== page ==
When and how will a body-worn camera video be made public?
  • Body-worn camera video is presumptively private data in Minnesota.
  • When a police investigation is active, the data is classified as confidential and will not be released.
  • If a police investigation is no longer active, individuals can access body-worn camera data only if they are in the recorded video. Data on other individuals who do not consent to the release must be redacted.  

In a few limited circumstances, data that is no longer part of an active investigation may be classified as public. This includes data documenting the use of force by a peace officer that results in substantial bodily harm, discharge of a firearm by a peace officer other than for training or animal control, data that a data subject requests be made accessible to the public (subject to redaction), and data documenting final disposition of a disciplinary action against a public employee.

Data practices laws are complex and requests are handled on a case-by-case basis to assure compliance with the law and to protect the subjects of the data. Those seeking access to body-worn camera recordings may contact the police department to request data.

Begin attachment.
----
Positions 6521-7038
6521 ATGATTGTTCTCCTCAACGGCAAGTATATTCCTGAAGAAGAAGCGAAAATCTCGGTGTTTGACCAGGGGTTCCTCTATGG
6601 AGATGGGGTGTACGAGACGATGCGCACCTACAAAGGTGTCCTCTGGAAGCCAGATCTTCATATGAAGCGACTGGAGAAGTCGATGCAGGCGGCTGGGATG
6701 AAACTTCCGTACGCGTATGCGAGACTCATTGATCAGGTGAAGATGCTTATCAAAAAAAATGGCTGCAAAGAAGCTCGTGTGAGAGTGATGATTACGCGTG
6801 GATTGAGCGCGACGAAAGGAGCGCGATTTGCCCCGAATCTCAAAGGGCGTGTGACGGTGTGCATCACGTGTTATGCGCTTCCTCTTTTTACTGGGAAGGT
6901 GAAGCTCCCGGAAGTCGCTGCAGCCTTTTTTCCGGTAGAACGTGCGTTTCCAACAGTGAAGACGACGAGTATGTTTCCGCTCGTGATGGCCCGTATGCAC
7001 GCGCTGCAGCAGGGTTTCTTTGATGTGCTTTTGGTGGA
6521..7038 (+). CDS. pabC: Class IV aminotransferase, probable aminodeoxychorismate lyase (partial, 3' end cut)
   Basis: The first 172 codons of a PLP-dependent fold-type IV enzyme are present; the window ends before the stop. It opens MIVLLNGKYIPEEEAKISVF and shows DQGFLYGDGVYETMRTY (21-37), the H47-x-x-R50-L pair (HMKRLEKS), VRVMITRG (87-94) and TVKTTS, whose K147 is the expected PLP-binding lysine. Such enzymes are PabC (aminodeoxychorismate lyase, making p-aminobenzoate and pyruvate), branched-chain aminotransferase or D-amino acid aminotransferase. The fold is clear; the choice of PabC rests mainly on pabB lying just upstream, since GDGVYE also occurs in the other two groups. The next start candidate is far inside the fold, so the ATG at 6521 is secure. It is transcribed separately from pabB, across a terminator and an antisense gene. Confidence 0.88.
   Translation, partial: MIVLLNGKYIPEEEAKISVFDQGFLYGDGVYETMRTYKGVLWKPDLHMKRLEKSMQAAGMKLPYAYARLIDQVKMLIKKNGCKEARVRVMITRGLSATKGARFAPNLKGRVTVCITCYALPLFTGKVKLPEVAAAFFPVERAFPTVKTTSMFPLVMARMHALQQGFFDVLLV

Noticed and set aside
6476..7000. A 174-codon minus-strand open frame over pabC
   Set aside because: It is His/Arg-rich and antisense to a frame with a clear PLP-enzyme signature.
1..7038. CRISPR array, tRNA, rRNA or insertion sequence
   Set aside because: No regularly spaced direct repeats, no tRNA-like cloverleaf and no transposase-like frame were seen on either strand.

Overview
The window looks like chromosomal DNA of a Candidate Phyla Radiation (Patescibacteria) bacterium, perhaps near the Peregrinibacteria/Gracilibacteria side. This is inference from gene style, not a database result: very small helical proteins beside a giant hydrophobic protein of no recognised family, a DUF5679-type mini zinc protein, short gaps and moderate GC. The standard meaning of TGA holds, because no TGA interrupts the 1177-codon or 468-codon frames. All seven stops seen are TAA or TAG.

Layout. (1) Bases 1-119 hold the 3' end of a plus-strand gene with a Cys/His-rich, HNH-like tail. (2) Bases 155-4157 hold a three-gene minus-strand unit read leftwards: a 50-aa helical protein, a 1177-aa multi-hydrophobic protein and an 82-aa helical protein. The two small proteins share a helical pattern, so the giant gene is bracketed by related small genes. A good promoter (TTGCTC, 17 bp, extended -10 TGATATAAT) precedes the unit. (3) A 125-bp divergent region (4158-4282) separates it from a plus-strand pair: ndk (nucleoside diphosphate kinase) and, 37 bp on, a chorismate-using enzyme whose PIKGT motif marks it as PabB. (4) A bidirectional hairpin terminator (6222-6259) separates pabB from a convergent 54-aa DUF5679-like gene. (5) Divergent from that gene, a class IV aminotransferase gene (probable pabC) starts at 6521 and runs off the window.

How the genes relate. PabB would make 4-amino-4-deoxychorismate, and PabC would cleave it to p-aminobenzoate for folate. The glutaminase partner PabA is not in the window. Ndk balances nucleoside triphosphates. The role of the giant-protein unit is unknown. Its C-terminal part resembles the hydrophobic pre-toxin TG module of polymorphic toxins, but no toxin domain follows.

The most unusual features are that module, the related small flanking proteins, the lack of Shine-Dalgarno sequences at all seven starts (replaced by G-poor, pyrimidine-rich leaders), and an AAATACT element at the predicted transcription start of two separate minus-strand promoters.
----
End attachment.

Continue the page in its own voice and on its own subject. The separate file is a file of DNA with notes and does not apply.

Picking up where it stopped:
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1. When will the Edina Police Department begin using body-worn cameras?
2. Why use body-worn cameras?
3. Will all police officers wear them?
4. Will officers be able to decide when to stop or start recording?
5. Will officers be able to record in a home or other private area?
6. Do people have to be notified when the body-worn camera is recording?
7. Can I ask the officers to turn off their cameras?
8. How often will officers be recording?
9. How will body-worn cameras be used in schools?
10. What are the guidelines for officers responding to mental health crisis situations?
11. When and how will a body-worn camera video be made public?
12. Who reviews the body-worn camera videos?
13. What are the limitations of body-worn cameras?
14. Can the cameras pre-record events?